Austin Paul on Opening Up for Disparia: "I Revealed Something I Didn't Want to Know About Myself"
With his first EP, Velvet, Austin Paul won the hearts of musical taste-makers from soulful-producer Kastle to groove-guru Pharrell. In the few months since it dropped, he's traveled the nation making musical connections with big brands from Vogue to Porsche, and it's just the beginning.
Still from Austin Paul's self-directed "Believer" music video.
Still, success can be stressful, and when an artist is a real person, glitz and glamour can be inundating. To settle into his new life, Paul had to do some real soul-searching. Thankfully for us, that struggle comes through as five intimate, sexy and deliciously sinister songs on Disparia, the second EP from his emerging trilogy.
"Disparia is pretty much about this kind of mental disorder / awakening kind of thing, and recently, just a lot of weird stuff has been happening in my personal life," Paul said. "I've been, for the past few days, feeling a lot of tests. Like, 'how am I going to deal with this situation?'"
Last we talked, Paul mentioned how important it was for him to move out of his home and make his own way.
"For the longest time, I suffered with anger problems," he said. "I was really angry at everyone and everything, and when I moved out, I had to figure all my shit out on my own. I realized that I have to just calm down and figure everything out."
He made Velvet, a celebration of life and loosing yourself in the moment. Soon after, he began working on Disparia, following through on his plan to create a more inward record, heavy with dark introspection. Yet he soon found, as the cliché goes, his life began to imitate his art.
"Recently, for some reason, something happened to tip the soul," he said. "I got really passive aggressive and very angry at people, very frustrated. I felt like a lot of people were asking a lot from me, and not a lot of people that I know, but people in general. People are so impolite and incompetent. It just made feel like there's no hope in the world, and then I lost hope in myself. Like, 'what am I making music for? You're so depressing and so weird.'"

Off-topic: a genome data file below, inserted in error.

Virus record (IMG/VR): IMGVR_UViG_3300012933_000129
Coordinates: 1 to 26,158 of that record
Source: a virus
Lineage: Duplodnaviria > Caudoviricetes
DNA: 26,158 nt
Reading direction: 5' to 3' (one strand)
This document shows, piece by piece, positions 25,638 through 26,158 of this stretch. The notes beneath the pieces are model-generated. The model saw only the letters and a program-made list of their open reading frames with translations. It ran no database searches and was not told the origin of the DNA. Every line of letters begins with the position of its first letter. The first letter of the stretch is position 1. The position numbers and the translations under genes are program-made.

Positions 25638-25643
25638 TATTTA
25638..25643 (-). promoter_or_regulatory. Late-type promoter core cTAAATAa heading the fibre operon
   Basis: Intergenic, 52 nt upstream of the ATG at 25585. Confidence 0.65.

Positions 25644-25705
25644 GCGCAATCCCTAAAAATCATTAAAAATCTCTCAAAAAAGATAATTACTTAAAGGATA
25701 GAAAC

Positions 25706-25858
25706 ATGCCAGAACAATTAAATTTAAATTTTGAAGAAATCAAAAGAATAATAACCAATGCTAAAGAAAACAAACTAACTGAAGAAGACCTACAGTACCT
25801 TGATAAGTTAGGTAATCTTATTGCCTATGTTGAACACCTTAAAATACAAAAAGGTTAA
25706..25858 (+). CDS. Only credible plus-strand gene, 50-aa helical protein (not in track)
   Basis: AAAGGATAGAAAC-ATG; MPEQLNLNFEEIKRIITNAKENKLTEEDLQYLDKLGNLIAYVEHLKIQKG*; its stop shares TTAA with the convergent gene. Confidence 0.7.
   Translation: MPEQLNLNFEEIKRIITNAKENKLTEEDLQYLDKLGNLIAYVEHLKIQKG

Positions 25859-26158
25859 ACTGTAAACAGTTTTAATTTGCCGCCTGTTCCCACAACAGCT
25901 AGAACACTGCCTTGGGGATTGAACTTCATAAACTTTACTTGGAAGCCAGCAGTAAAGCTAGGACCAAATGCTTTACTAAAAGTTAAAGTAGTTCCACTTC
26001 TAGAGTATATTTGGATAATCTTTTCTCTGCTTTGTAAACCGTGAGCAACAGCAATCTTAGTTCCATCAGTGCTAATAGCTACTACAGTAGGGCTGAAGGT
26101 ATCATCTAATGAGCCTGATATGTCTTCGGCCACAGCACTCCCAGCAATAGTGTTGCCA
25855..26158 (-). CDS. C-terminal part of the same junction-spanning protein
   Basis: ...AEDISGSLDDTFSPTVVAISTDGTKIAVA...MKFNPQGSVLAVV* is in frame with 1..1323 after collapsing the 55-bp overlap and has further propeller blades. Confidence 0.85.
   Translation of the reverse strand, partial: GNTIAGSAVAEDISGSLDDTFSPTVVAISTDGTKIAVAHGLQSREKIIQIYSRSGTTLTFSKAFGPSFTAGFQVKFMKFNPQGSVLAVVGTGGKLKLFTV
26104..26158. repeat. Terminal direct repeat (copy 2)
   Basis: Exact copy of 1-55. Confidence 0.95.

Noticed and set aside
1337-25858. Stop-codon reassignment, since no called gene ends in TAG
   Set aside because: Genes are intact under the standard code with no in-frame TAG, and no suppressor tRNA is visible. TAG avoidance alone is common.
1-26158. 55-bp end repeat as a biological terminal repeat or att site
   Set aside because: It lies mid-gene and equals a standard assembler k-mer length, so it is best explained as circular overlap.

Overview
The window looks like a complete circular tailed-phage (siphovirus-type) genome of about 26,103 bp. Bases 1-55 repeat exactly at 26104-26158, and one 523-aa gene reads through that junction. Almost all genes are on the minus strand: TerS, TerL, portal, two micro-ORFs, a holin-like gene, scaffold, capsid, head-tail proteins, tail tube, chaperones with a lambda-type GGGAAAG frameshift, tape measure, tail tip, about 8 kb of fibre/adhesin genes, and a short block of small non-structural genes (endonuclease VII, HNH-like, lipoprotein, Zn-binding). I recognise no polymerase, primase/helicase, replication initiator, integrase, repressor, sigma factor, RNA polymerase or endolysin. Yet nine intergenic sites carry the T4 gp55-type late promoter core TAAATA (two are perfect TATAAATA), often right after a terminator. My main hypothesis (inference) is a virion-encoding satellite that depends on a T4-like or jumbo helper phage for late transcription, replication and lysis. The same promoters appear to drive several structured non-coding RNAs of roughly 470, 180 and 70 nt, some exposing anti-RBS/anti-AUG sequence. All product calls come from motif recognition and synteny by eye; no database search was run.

It's something a lot of dreamers go through; questioning the world and the ability of one person to make an impact. But often, these fears and doubts are the phantoms of unresolved issues plaguing the heart, and Paul refuses to let his demons win.
"It was like I revealed something that I didn't want to know about myself, and that affected me throughout the EP," he said. "It was such an expression for me that when I really analyzed what I was writing, it kind of went into everything that was going on, and it was too much of a coincidence in a way."
The result is a stark, penetrating, beautiful landscape of personal discovery.
"It's very minimal and very idiocentric," he said. "I wanted it to sound like it's made in the basement of a cathedral."
On the production side, Paul worked with fellow local artists Nuri and Po$htronaut. He said, from beginning to end, they understood what he was going for.
"I would say that it's honestly exactly what I thought it was going to be," he said. "I'm really happy with it. It's nothing crazy energetic or lively, it's really minimal, cinematic. It's like a short film."
After a dark, booming intro, Disparia takes off where Velvet left off. Futuristic r&beats and lots of deep, rich soul ring through on the first tracks. As it evolves, it digs deeper and deeper until it finishes with the still and resonant chords of Paul's piano.
"It goes from being pretty to kind of grungy in a way," he said. "It sounds happy but, that's really the goal, it's almost to be deceitful ... satirical in a way. It's eerie, like, creepy happy."
What a fabulous way to be, indeed.